Employers Need to be Concerned About the Proposed Constitutional Amendment to Legalize Marijuana in Ohio
In November 2015, Ohio voters will determine whether to ensconce the use of recreational and medical marijuana in the Ohio Constitution. Sponsored by a group called ResponsibleOhio, the proposed constitutional amendment (which will be Issue 3 on the November ballot) would, among other things:
- Legalize marijuana for both recreational and medicinal use – although marijuana use, distribution and possession would remain illegal under federal law;
- Legalize the production of marijuana-infused products like edibles (such as candy infused with THC, marijuana’s principle psychoactive ingredient);
- Endow exclusive rights for commercial marijuana growth, cultivation, and extraction to self-designated landowners who own 10 predetermined parcels of land; and
- Permit the retail sale of recreational marijuana at up to 1,100 locations throughout the state.
Regardless of the debate over whether marijuana should be legalized or whether it has medicinal value, employers need to understand Issue 3’s implications for their operations should it pass.
At the outset, Issue 3 enshrines in the Ohio Constitution itself the right to use marijuana for recreational and medicinal use. The language of Issue 3 runs more than 6,500 words. Many of its provisions are ambiguous, and the parameters of this new “right” will be left to the courts to define. Because Issue 3 is a constitutional amendment, it will be very difficult for the General Assembly to later address employers’ concerns through legislation, and Issue 3 expressly limits the ability to change its provisions by statute or administrative rule. This creates considerable uncertainty for employers and increases the risks of litigation. For example:
WILL EMPLOYERS BE REQUIRED TO ACCOMMODATE EMPLOYEES’ USE OF MEDICAL MARIJUANA?
Issue 3 does not require employers to “permit or accommodate the use, consumption, possession, transfer, display, or transportation” of marijuana in the workplace. But Issue 3 does requireemployers (including schools and prisons) to permit employees with a medical marijuana certification to “self-administer the medical marijuana” like any other prescription medicine. And employees don’t need to smoke marijuana, since it can be ingested in a marijuana-infused product like candy or brownies. At this point, it’s unknown how this accommodation squares with the Americans with Disabilities Act, Department of Transportation regulations for motor carriers, OSHA’s General Duty Clause, or the Drug Free Workplace Act requirements for federal contractors.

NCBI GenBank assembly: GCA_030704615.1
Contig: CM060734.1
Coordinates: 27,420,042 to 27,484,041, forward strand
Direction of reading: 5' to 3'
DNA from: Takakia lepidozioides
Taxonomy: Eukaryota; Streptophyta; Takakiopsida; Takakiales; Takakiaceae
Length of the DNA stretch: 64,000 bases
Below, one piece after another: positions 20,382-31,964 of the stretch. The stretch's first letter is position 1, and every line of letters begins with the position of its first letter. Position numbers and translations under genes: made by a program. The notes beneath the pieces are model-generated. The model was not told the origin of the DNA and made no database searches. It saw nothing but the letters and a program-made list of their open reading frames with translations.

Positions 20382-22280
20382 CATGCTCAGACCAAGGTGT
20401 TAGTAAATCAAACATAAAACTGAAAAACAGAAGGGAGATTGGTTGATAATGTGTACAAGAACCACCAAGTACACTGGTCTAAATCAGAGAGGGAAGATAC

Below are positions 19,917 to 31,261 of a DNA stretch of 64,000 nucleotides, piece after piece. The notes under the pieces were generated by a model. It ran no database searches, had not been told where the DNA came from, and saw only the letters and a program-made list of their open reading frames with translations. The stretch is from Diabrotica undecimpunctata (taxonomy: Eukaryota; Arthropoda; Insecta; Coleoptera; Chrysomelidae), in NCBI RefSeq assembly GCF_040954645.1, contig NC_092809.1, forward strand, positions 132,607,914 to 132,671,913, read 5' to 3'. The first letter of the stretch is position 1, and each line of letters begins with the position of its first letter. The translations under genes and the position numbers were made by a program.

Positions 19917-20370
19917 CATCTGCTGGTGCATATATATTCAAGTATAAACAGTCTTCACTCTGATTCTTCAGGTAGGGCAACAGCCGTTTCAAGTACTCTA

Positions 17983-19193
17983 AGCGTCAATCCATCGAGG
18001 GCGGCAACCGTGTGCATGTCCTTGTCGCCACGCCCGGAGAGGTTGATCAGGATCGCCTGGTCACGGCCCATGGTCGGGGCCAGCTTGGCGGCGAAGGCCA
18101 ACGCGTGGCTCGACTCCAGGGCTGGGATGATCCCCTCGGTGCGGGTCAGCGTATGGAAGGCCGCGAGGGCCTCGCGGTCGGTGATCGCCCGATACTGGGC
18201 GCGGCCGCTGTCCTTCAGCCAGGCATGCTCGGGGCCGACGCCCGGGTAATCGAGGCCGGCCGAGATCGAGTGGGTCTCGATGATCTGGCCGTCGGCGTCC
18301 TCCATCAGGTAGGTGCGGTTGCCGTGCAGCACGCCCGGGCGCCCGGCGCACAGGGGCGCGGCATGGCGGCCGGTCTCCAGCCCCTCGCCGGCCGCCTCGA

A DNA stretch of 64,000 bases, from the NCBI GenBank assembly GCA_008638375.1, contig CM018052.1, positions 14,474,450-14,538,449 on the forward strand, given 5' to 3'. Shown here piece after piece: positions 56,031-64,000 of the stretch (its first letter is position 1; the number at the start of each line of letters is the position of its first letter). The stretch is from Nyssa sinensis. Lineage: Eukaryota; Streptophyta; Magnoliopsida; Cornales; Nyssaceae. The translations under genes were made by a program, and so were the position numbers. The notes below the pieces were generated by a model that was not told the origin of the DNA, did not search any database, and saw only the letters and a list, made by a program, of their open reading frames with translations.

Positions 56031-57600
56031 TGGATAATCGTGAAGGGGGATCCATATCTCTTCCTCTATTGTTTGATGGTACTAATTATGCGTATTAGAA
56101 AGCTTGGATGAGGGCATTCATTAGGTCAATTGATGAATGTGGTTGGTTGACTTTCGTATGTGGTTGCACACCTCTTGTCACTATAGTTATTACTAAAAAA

CAN AN EMPLOYER TERMINATE AN EMPLOYEE WHO TESTS POSITIVE IN A DRUG TEST FOR USING MARIJUANA OFF-DUTY?
In Coats v. Dish Network, the Colorado Supreme Court unanimously held that employers may still terminate employees who use medical marijuana – even though medical marijuana use is specifically authorized by the Colorado Constitution and even though Colorado law protects employees’ lawful off-duty conduct. The Court held that marijuana use (whether for medicinal or recreational use) remains unlawful under federal law and so medical marijuana use cannot be deemed “lawful” under the state’s off-duty conduct law. While this issue was ultimately decided in the employer’s favor, the outcome was uncertain and took several years of expensive litigation. In Casias v. Wal-Mart Stores, the Sixth Circuit Court of Appeals held that Michigan’s medical marijuana statute did not protect employees who use medical marijuana from termination under a drug-free workplace policy. It’s unclear whether Ohio courts will interpret the constitutionally protected right to use marijuana in the same way.
WILL EMPLOYEES WHO ARE TERMINATED FOR MARIJUANA USE BE ENTITLED TO UNEMPLOYMENT COMPENSATION?
In Braska v. Challenge Manufacturing, a Michigan appellate court awarded unemployment compensation to a medical-marijuana using employee who was terminated after a positive in a drug test. Whether Ohio courts will interpret marijuana use under Issue 3 the same way is unknown.
Employers need predictable laws in order to plan for and manage their businesses. If Issue 3 is enacted, employers face an uncertain future in attempting to comply with their new obligations under a constitutional right to use marijuana while, at the same time, complying with their obligations under federal law.